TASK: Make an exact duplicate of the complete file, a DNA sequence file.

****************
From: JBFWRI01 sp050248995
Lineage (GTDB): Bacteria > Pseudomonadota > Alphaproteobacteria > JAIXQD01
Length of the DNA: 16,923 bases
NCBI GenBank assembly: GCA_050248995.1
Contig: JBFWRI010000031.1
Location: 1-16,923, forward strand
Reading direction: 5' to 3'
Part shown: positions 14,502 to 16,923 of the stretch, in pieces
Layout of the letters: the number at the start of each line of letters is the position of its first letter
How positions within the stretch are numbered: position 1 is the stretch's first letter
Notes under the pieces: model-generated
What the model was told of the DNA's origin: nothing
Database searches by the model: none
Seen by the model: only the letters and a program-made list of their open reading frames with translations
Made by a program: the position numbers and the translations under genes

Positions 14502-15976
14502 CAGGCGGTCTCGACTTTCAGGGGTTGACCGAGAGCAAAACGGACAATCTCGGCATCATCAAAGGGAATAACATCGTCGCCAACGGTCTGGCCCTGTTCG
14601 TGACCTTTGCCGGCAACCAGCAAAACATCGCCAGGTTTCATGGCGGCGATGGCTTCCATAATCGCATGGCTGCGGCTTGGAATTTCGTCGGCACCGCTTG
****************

From: JBFWRI01 sp050248995
Lineage (GTDB): Bacteria > Pseudomonadota > Alphaproteobacteria > JAIXQD01
Length of the DNA: 16,923 bases
NCBI GenBank assembly: GCA_050248995.1
Contig: JBFWRI010000031.1
Location: 1-16,923, forward strand
Reading direction: 5' to 3'
Part shown: positions 14,502 to 16,923 of the stretch, in pieces
Layout of the letters: the number at the start of each line of letters is the position of its first letter
How positions within the stretch are numbered: position 1 is the stretch's first letter
Notes under the pieces: model-generated
What the model was told of the DNA's origin: nothing
Database searches by the model: none
Seen by the model: only the letters and a program-made list of their open reading frames with translations
Made by a program: the position numbers and the translations under genes

Positions 14502-15976
14502 CAGGCGGTCTCGACTTTCAGGGGTTGACCGAGAGCAAAACGGACAATCTCGGCATCATCAAAGGGAATAACATCGTCGCCAACGGTCTGGCCCTGTTCG
14601 TGACCTTTGCCGGCAACCAGCAAAACATCGCCAGGTTTCATGGCGGCGATGGCTTCCATAATCGCATGGCTGCGGCTTGGAATTTCGTCGGCACCGCTTG